There are some startlingly good poems in Acumen 86 – well, I think so!!

There is also a very interesting review, by Fred Beake, of Nobel Prize-winner Wanda Szymborska’s collection Map. I’ve not read any poetry by this writer, so am in no position to comment on the descriptive qualities of the review, but it seemed to me that one or two underlying assumptions about what poetry is, and should be were co-incidentally revealed, and were worth pulling out and taking a look at.

It’s curious the way elements of what we write, which are perhaps intended to uncontroversially buttress some perceivedly more important statement elsewhere in the piece, should spike the reader’s consciousness, like a thorn in the palm as we stroke smooth wood. One such element, early in Mr Beake’s piece caught me so. Commenting on the lack of information in the collection about the poet he says (and the speech marks are his) “some poets like to be anonymous”. It seemed a curious word, that ‘anonymous’, and especially so in the context of a collection of poetry with the poet’s name attached to it. Here’s a tip for poets who might want to remain anonymous: don’t put your name to it! But was it anonymity that the poet was aiming for?

A deeper implication interested me: the assumption that the context in which a poet writes is of concern to the reader. Behind that lies a further implication, which is that the circumstances leading to the writing should somehow influence the reading. Behind that, the idea that the importance of the poem (or of any other piece of writing) lies in what it means to the poet. But as a reader, you are entitled to read for what the writing means to you. The context of the writing probably won’t be the context of the reading, but do we need to know the former to benefit from (or enjoy) the experience in the latter?

The two are not mutually exclusive, but which way the balance of importance tips might well be different for the ‘ordinary’ reader, and what we might call the academic. Academics tend to look back at the creation of the poem, not forward to the effects. Because the effects are acting on a constantly changing group (and context), whereas the origin, arguably, remains the same, this might seem the best, and perhaps only practicable option. But to what extent does, or should the reader need to care about the back-story of a poem’s genesis?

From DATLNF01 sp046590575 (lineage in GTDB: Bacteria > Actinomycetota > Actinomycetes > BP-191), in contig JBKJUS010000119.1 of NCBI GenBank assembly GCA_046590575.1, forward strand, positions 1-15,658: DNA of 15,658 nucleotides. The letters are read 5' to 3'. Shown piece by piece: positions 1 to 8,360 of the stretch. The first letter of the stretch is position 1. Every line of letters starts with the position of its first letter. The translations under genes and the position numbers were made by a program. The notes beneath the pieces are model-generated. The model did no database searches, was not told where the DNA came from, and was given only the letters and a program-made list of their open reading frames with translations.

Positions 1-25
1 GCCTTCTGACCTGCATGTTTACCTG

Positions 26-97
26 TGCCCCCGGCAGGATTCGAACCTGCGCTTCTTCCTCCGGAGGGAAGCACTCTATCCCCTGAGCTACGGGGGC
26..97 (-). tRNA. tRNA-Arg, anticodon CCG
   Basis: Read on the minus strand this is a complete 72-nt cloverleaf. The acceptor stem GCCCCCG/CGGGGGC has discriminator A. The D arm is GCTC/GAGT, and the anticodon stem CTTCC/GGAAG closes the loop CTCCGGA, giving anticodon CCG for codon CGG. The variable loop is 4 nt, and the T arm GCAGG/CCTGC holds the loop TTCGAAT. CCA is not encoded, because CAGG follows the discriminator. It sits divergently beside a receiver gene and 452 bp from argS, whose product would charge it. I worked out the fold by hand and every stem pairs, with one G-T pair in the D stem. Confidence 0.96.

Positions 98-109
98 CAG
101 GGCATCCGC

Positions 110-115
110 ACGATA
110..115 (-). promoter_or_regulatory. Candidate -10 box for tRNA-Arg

Once you’ve snagged your palm your senses are heightened, and the next thorn was about popularity, which amounted in one quoted poem to ‘two in a thousand.” That might not make you a living  – which rather dovetails into another article in the same issue, but that’s another matter (mother) – but the late Norman Nicholson in his poem The Whisperer talks of searching for the ‘one face/Lit with the grace/Of listening’, which suggests a rarity. Being unpopular, in that sense is, perhaps, normal.

Yet, writers in particular seem to fall foul of the ‘high brows’ as soon as they are perceived as being ‘popular.’ Readers of the blog will know that I favour the ‘artisan baker’ over the ‘white sliced loaf’ metaphor when talking, writing, and thinking about the good poems (and other writing) I encounter from people that even ‘two in a thousand’ of you probably won’t have heard of!

Next came “inclined to duck the big issues in favour of the point of view of the individual’. This reminded me of that old Jewish joke, about the man who makes the ‘big’ decisions – e.g.whether we should leave NATO or bomb Syria – while his wife makes the little ones  – e.g.whether we should by a new suite and re-carpet the bedrooms etc. I don’t think it was supposed to.

Followed the statement ‘it is very hard to perceive continuities in this work’, which brings us back to the starting point, of context. I’ve already quoted this week, in response to a quite separate article, Meg Peacock’s comment about judging poetry by ‘looking for evidence of reading’, but it seems relevant again. Perception, and evidence, is about what we already know. We can only find evidence of reading by what we recall of having read. As to ‘continuities’, aren’t they like the answer to the question ‘what can you see?’ when someone is lost, and we want to know where they are? Could those continuities be ‘ours’ rather than the poet’s, or indeed the wider world’s?

It was the final thorn, though, that made me want to sit down and write about all the others too: ‘So I am reduced to asking “ which poems do I really like, and why.”’  It’s the choice of verb here that disappoints. ‘Reduced’?  Isn’t that the only question worth asking, and worth answering (with reasons in writing!)?  ‘Liking’ poems and stories is not something we are reduced to. It is what they are for, though I can recognise the word being progressively narrowed and diminished by its usage on Facebook and elsewhere.

But Mr Beake goes on to say more: ‘but I only take a small number to my heart.’ There are degrees of liking. Robert Frost is high among my favourite poets, yet of the couple of hundred poems in his collected works only a dozen or so strike my heart. How could it be otherwise? To like moderately, as Mr Beake says he likes many of the poems in the collection, is one thing. To ‘take to your heart’ as widely would suggest either being indiscriminate or over sensitive.

It is not in the poet’s or any other writer’s grasp to make us take anything to heart: That lies in the joint enterprise of reading and writing. The reader has to bring their sensitivity and experience of life, as well as their competence in reading, to enable a piece of writing to work powerfully, or rather, to recognise a power within it.

Of course, as soon as I write that, I recall C.S.Lewis berating ‘unliterary’ readers for imbuing bad writing with their own imaginings.

DIGITAL_BOOK_THUMBNAIL

Advertisements